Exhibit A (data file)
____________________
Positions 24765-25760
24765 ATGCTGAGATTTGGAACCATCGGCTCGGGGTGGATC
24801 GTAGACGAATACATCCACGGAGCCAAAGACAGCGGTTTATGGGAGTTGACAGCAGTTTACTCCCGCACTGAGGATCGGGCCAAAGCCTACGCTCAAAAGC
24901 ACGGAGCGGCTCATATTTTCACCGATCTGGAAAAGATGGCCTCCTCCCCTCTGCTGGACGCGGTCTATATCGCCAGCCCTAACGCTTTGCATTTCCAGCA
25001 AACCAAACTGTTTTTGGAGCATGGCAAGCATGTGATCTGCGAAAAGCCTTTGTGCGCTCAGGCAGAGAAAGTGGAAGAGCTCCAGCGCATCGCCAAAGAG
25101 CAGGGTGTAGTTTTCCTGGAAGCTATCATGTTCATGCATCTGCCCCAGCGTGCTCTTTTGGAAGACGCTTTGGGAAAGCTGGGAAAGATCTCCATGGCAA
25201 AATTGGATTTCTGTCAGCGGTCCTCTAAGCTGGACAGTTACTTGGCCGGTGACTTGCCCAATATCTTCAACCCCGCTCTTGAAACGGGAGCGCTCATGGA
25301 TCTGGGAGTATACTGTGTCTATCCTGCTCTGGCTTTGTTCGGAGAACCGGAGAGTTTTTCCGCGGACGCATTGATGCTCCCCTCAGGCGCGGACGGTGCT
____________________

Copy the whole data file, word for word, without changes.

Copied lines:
Positions 24765-25760
24765 ATGCTGAGATTTGGAACCATCGGCTCGGGGTGGATC
24801 GTAGACGAATACATCCACGGAGCCAAAGACAGCGGTTTATGGGAGTTGACAGCAGTTTACTCCCGCACTGAGGATCGGGCCAAAGCCTACGCTCAAAAGC
24901 ACGGAGCGGCTCATATTTTCACCGATCTGGAAAAGATGGCCTCCTCCCCTCTGCTGGACGCGGTCTATATCGCCAGCCCTAACGCTTTGCATTTCCAGCA
25001 AACCAAACTGTTTTTGGAGCATGGCAAGCATGTGATCTGCGAAAAGCCTTTGTGCGCTCAGGCAGAGAAAGTGGAAGAGCTCCAGCGCATCGCCAAAGAG
25101 CAGGGTGTAGTTTTCCTGGAAGCTATCATGTTCATGCATCTGCCCCAGCGTGCTCTTTTGGAAGACGCTTTGGGAAAGCTGGGAAAGATCTCCATGGCAA
25201 AATTGGATTTCTGTCAGCGGTCCTCTAAGCTGGACAGTTACTTGGCCGGTGACTTGCCCAATATCTTCAACCCCGCTCTTGAAACGGGAGCGCTCATGGA
25301 TCTGGGAGTATACTGTGTCTATCCTGCTCTGGCTTTGTTCGGAGAACCGGAGAGTTTTTCCGCGGACGCATTGATGCTCCCCTCAGGCGCGGACGGTGCT